Every child’s cartoon needs a villain, or better yet a villainess. Her colors are dark purple and black, she is of an uncertain age, and she wears a great deal of makeup. She may be statuesque and austere (Cinderella’s wicked stepmother), or gorgeous and malevolent (Snow White’s Evil Queen) or gross and malevolent (The Little Mermaid’s sea witch), but one thing’s for sure–she’s gonna get hers in the end. We are encouraged to fear and hate her, and to relish her destruction.
In Howl’s Moving Castle, the latest feature by beloved Japanese anime (animation) director Hayao Miyazaki, the Witch of the Waste is a tower of haughty blubber. She is swathed in black and purple, with plenty of eye shadow swabbed under her arched brows, and her chins cascade down in a fleshy river. (In a delicious later scene, she is shown being carried about in a small square-sided litter, and appears to fill it up like pudding in a glass.) The witch steps into the hat shop of Sophie, a plain adolescent girl, and pronounces it tacky, and Sophie herself the tackiest of all. Sophie indignantly orders her out, and the Witch retaliates with a spell that will bind Sophie throughout the film.
We have an expectation of how things will go from here: Sophie will make lots of speeches displaying her spunky determination; the Witch will grow ever more threatening; at last there’s a big noisy battle in which the Witch is satisfyingly destroyed, perhaps thrown screaming from a precipice. Ah, sweet catharsis.
But in a Miyazaki movie things are never that predictable. Sophie awakens the next morning to discover the effects of the curse: She has been aged some 70 years. But after initial panic she pulls herself together. “At least now my clothes suit me,” she says. She sets out from her village and her adventures begin.
And the witch? Though this occurs moderately early in the movie, you might consider it a SPOILER; if you’re worried about that, skip to the next paragraph. The witch encounters a more powerful sorcerer, who strips her of a cloaking spell that has enabled her to look younger than her true age. The witch is revealed to be a plump old lady with a bland, open face, bright eyes, and the vague smile of a baby. Sophie ties a cloth around her neck and feeds her pablum from a spoon. The witch accompanies Sophie throughout the rest of the story, and often gives plainspoken good advice. She hasn’t been turned into a “good guy,” she’s as selfish as any normal child. But she’s become a believable mix of good and evil. Like most people in the audience.
Volumes could be written about the challenges a Miyazaki film brings to an American audience, but one that interests me most is this resistance to our default assumptions about good guys and bad guys. Whether it’s liberals hating “homophobes” or conservatives hating “pro-aborts” or everybody hating the KKK, we love to find somebody to hate. If we can locate a certifiable bad guy, we feel such relief; our own foibles seem excusable in contrast. There’s nothing we love so much as the cowboy in a white hat shooting the cowboy in a black hat, and that template leaks over into our daily lives and interactions. The results are not pretty.
Miyazaki’s world is not one of moral ambiguity–far from it–but one in which perfect goodness is clearly located somewhere outside of individual, fallible human beings. There’s “absolute morality,” all right, but nobody can claim to have it down pat, not in our crooked little hearts. Miyazaki’s patience with imperfection teaches us patience as well, and that is a first step toward compassion.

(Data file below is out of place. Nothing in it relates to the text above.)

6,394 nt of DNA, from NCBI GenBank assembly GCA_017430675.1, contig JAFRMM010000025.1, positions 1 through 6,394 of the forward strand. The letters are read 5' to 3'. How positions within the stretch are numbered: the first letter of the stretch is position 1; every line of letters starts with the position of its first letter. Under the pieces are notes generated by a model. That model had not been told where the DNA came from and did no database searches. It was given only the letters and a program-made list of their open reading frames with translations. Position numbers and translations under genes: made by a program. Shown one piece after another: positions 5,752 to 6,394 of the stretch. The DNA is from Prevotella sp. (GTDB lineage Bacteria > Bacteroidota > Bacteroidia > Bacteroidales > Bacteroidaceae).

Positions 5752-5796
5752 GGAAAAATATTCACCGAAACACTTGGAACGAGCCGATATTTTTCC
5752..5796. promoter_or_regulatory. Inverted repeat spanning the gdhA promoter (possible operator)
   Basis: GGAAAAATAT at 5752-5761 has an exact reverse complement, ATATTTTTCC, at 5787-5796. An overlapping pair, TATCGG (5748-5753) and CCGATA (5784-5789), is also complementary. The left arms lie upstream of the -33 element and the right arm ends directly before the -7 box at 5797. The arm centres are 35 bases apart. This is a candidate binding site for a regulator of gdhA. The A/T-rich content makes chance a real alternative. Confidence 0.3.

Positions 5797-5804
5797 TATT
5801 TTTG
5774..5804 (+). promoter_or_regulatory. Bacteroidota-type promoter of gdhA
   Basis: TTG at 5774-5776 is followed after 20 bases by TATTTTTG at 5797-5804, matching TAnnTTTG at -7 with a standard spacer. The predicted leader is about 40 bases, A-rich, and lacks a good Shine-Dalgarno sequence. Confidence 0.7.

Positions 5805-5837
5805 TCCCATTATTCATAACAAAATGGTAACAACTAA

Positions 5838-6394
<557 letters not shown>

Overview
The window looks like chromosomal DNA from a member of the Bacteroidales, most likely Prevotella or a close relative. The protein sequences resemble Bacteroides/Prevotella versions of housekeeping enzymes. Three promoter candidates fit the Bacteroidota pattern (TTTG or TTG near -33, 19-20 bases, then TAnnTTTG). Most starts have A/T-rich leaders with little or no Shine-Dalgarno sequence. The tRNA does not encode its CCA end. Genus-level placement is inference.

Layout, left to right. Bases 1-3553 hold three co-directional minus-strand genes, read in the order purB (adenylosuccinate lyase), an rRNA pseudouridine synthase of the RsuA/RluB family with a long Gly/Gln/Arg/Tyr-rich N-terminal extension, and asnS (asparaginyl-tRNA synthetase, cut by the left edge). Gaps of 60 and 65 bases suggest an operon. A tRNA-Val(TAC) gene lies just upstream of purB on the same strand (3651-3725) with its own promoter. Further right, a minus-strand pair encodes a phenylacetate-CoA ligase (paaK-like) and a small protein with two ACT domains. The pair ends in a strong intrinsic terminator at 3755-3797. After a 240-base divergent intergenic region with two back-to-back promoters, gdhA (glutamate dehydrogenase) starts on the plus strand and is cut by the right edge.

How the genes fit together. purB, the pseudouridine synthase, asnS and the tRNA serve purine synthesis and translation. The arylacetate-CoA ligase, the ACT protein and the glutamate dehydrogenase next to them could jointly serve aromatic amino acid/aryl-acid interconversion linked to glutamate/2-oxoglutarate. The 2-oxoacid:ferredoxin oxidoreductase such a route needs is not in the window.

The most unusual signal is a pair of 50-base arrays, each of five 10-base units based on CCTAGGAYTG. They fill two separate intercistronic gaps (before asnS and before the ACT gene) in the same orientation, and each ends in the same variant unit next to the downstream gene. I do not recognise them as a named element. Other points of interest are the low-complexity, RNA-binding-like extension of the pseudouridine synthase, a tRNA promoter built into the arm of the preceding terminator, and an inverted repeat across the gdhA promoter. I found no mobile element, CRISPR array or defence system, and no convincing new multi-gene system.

He drives home the point by having some fun with the design of the title character. The wizard Howl is an impossibly gorgeous young man: a smooth, triangular face, huge, glistening blue eyes, flowing yellow hair, a pair of green-jeweled drop earrings. It’s a weirdly androgynous effect, recalling the sexy-glam 80s (did you see David Bowie in Labyrinth?). Guys who look like this are a staple of manga (Japanese comic books). Howl’s appearance is in such sharp contrast to the simplicity of Sophie and the other characters that it seemed to me at first a misstep, but it turns out to be a brilliant element of the plot. The anime fans in the audience, quicker on the uptake, burst into laughter at the mere sight of Howl in lingering close-up, his hair waving in an impossible slow-motion breeze.
Miyazaki, one of the world’s last remaining artists producing hand-drawn animation, is famous for being meticulous, and Howl’s Moving Castle exceeds his previous high standards. The sheer beauty of its images is breathtaking, whether it’s the warm village of Sophie’s birth, the extravagant Kingsbury castle, the flower-strewn highlands, or the moving castle itself, which ambles along on chicken legs with all the grace of an accordion full of bees.
Yet fans of Princess Mononoke (1997) and Spirited Away (2001) may find the story less satisfying; the plot is more contrived, more active and driven, but the big-impact elements have curiously little impact. A war is going on, but we don’t know why, or whether to care. What would seem to be climactic moments turn out to be inconsequential, and the dramatic energy is oddly spent. It may be that, as with those earlier Miyazaki films, the story will be more appealing (I almost wrote “make more sense”) in the original Japanese with subtitles, than in the dubbed version. American voices may also drain something away. The character of the fire spirit, Calcifer, is voiced by Billy Crystal with his worn-out “Look, lady” attitude of nasal sarcasm, and it is consistently repellent, a fly in the ointment. But, oh, what ointment. You won’t see a more beautiful movie this year than Howl’s Moving Castle.
–Frederica Mathewes-Green writes regularly for NPR’s Morning Edition, Beliefnet.com, Christianity Today, and other publications. She is the author of Gender: Men, Women, Sex and Feminism, among other books.